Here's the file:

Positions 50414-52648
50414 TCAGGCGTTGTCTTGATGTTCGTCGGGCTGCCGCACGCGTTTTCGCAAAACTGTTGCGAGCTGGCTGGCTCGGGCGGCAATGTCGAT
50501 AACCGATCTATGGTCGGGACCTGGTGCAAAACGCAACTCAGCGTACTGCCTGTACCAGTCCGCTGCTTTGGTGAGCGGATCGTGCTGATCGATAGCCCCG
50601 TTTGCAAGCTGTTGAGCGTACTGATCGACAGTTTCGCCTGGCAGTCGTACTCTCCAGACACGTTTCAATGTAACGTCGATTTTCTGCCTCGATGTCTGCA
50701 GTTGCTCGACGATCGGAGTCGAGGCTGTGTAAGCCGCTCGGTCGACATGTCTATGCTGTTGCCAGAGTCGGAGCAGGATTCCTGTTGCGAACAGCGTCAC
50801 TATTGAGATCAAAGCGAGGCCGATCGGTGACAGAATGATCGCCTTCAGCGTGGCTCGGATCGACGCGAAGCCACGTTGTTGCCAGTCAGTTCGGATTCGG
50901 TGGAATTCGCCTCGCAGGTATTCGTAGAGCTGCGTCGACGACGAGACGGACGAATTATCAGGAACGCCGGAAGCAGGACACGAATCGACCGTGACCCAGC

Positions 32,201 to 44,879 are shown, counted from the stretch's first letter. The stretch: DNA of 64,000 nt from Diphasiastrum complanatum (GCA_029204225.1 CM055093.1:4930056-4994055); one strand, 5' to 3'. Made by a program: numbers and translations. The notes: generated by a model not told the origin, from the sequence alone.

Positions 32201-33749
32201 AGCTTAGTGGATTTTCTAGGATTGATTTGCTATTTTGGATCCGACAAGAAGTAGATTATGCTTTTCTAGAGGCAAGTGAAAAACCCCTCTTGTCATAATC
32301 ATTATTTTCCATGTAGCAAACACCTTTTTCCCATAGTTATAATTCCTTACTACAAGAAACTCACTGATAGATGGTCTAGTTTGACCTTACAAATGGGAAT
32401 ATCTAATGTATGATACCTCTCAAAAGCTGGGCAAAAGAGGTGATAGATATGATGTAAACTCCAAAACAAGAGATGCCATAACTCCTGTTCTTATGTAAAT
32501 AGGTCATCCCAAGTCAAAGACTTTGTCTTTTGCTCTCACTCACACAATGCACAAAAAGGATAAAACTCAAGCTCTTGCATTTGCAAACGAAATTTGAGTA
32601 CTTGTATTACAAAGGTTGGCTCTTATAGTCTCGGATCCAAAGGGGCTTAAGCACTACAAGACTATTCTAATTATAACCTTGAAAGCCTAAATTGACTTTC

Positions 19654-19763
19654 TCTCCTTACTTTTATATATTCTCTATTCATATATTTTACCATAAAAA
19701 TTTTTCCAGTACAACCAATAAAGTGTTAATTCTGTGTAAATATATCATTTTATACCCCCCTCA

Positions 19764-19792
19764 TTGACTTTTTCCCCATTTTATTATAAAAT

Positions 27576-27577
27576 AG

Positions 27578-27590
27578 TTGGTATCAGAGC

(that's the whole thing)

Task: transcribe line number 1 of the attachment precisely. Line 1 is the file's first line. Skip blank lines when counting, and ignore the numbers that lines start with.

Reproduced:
Positions 50414-52648